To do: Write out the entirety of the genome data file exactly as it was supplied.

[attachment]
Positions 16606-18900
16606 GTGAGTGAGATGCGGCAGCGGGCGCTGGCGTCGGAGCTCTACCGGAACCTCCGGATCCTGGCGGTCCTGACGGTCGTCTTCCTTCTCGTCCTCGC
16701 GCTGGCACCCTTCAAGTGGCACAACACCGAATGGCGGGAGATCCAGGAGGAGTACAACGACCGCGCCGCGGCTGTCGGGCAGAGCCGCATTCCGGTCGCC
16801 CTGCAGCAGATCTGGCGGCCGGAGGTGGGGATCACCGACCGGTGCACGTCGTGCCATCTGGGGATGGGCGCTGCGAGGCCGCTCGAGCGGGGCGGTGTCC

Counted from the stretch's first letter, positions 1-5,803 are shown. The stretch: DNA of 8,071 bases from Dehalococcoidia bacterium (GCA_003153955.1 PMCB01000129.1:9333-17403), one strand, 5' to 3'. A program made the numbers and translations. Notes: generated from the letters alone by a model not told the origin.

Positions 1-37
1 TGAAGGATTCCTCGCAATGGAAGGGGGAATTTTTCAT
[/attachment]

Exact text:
Positions 16606-18900
16606 GTGAGTGAGATGCGGCAGCGGGCGCTGGCGTCGGAGCTCTACCGGAACCTCCGGATCCTGGCGGTCCTGACGGTCGTCTTCCTTCTCGTCCTCGC
16701 GCTGGCACCCTTCAAGTGGCACAACACCGAATGGCGGGAGATCCAGGAGGAGTACAACGACCGCGCCGCGGCTGTCGGGCAGAGCCGCATTCCGGTCGCC
16801 CTGCAGCAGATCTGGCGGCCGGAGGTGGGGATCACCGACCGGTGCACGTCGTGCCATCTGGGGATGGGCGCTGCGAGGCCGCTCGAGCGGGGCGGTGTCC

Counted from the stretch's first letter, positions 1-5,803 are shown. The stretch: DNA of 8,071 bases from Dehalococcoidia bacterium (GCA_003153955.1 PMCB01000129.1:9333-17403), one strand, 5' to 3'. A program made the numbers and translations. Notes: generated from the letters alone by a model not told the origin.

Positions 1-37
1 TGAAGGATTCCTCGCAATGGAAGGGGGAATTTTTCAT